We returned to Red Sea Ethiopian & Mediterranean Restaurant for a second try after hearing about the delicious vegetarian plates. What we didn’t expect? An invitation to a traditional Ethiopian coffee ceremony with the restaurant’s owners: Giniyat Mohammed (Gini) and Kedija Teyeb.
The coffee ceremony begins with the table being dressed with various decorations and an assortment of coffee cups. “We do this three times a day in Ethiopia,” Gini said, “We invite all of the neighbors”, she continued.
After the table was fully prepared, Gini brought out the coffee beans in their raw form.
Then, she took them back to the kitchen where she roasted them. After she returned, she held out the skillet of freshly roasted coffee beans for everyone to waft. They smelled very strongly of toasted coffee.
She began burning incense and playing Ethiopian music to complete the mood and prepare us for the coffee drinking.
After she ground the beans and combined them with hot water, Gini began pouring the fresh hot coffee into the cups lining the table.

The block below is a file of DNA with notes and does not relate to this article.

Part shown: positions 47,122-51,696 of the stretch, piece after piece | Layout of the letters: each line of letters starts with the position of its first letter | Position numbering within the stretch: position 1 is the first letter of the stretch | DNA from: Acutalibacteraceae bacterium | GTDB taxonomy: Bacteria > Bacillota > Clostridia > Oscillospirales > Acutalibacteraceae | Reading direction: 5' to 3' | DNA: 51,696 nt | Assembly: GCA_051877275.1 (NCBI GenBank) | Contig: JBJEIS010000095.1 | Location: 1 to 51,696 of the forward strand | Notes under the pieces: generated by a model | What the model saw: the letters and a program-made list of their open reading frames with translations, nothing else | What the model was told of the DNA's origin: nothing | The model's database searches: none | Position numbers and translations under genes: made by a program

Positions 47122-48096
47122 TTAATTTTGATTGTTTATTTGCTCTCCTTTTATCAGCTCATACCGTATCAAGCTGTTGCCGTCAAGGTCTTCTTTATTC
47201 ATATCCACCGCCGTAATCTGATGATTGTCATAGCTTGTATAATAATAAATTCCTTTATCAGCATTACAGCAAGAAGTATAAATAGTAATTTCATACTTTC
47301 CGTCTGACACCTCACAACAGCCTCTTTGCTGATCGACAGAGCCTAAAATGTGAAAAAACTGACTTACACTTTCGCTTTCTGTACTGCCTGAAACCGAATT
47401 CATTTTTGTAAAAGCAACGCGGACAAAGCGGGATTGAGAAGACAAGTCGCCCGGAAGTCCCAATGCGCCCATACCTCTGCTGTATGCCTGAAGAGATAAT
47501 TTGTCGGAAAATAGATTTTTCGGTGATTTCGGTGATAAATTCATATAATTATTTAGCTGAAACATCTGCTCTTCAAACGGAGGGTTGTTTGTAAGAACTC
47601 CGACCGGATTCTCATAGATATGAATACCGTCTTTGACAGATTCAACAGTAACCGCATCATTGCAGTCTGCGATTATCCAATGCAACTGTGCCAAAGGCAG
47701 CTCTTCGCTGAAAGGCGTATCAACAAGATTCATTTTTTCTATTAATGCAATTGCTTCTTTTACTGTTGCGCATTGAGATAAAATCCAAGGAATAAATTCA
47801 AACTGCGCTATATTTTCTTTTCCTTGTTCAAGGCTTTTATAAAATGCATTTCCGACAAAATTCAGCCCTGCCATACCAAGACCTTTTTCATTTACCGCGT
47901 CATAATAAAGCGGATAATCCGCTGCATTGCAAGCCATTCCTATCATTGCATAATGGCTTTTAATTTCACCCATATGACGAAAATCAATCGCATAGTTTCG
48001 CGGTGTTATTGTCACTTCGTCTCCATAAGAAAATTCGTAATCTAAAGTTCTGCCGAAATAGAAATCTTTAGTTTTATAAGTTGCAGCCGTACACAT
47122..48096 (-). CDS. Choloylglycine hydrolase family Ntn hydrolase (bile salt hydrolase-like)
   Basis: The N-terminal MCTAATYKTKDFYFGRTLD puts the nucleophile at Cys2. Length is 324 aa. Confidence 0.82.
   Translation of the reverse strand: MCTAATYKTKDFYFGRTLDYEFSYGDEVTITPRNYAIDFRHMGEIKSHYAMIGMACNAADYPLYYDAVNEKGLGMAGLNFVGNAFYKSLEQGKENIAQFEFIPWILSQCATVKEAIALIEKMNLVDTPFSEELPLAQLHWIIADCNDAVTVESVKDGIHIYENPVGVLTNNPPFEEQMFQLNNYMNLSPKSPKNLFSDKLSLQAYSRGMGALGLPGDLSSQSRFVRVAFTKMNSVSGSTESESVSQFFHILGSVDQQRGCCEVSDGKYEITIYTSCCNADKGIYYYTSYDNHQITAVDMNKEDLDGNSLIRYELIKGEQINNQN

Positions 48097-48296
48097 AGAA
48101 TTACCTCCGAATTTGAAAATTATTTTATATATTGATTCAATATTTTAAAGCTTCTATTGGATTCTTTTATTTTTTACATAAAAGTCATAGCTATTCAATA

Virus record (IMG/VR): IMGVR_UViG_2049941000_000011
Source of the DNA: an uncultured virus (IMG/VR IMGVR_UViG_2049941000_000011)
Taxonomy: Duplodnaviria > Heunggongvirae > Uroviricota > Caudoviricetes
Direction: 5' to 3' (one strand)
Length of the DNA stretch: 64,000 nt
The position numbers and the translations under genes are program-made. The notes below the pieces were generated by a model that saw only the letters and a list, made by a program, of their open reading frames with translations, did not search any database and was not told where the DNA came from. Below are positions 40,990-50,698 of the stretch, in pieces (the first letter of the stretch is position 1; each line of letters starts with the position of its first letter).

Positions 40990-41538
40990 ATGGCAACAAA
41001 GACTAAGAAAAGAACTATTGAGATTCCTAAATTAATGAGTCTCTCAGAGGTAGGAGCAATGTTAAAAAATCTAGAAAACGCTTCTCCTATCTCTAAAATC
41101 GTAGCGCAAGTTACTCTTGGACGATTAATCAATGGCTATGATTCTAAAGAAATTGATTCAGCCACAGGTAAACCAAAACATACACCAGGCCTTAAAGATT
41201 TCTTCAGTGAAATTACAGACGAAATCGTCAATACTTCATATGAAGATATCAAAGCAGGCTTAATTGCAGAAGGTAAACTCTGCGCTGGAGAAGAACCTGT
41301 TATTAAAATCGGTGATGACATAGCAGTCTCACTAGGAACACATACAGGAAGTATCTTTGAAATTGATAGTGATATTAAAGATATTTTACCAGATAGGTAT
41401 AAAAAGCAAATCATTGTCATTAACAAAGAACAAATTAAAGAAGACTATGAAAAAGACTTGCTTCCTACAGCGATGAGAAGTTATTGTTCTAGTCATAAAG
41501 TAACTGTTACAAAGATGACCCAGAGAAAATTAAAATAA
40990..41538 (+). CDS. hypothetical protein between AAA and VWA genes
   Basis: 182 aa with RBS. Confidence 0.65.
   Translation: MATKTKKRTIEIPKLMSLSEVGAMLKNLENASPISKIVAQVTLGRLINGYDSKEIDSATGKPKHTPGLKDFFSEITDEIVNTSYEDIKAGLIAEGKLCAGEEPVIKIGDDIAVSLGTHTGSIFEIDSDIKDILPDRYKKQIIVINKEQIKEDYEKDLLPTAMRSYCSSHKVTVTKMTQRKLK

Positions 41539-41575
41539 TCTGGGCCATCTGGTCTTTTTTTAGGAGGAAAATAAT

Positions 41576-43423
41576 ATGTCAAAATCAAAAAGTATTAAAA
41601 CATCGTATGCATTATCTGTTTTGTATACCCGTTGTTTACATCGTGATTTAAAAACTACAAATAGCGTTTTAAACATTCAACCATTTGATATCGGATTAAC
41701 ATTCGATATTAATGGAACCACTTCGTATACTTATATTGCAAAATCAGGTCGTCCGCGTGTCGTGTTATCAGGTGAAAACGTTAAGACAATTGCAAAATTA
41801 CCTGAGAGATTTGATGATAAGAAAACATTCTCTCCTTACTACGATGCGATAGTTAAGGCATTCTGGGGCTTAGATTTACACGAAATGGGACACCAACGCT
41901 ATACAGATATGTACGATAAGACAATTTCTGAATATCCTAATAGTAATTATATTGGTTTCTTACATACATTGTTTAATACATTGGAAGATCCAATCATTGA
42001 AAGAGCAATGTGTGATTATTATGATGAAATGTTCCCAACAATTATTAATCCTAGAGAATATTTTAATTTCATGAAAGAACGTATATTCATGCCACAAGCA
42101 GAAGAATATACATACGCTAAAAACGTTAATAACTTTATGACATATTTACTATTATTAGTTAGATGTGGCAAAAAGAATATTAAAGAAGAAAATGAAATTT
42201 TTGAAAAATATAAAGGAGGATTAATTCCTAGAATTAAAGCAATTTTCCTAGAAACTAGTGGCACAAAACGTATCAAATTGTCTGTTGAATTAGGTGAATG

Creamer was offered as an option; sugar was not, as it was considered a staple and was spooned into each cup.
After the cups were prepared, she began handing them to the various array of people sitting around the coffee table.
Together, we drank the coffee which was very strong, but delicious. Gini joked that you must drink a minimum of three. The coffee ceremony is something that the owners hope they can begin offering at certain times each day for the public.
We also tried the delicious Veggie Combo on this visit. This dish includes a portion of all of the vegetarian dishes on one plate, set atop Injera bread.
The menu describes each of the vegetarian dishes.
Gini has begun making her own Injera bread in-house, instead of sending her husband to Atlanta multiple times each week to purchase the spongy, sourdough-risen flatbread, meant to be used as a spoon to eat a variety of foods. She is very proud to make her own Injera.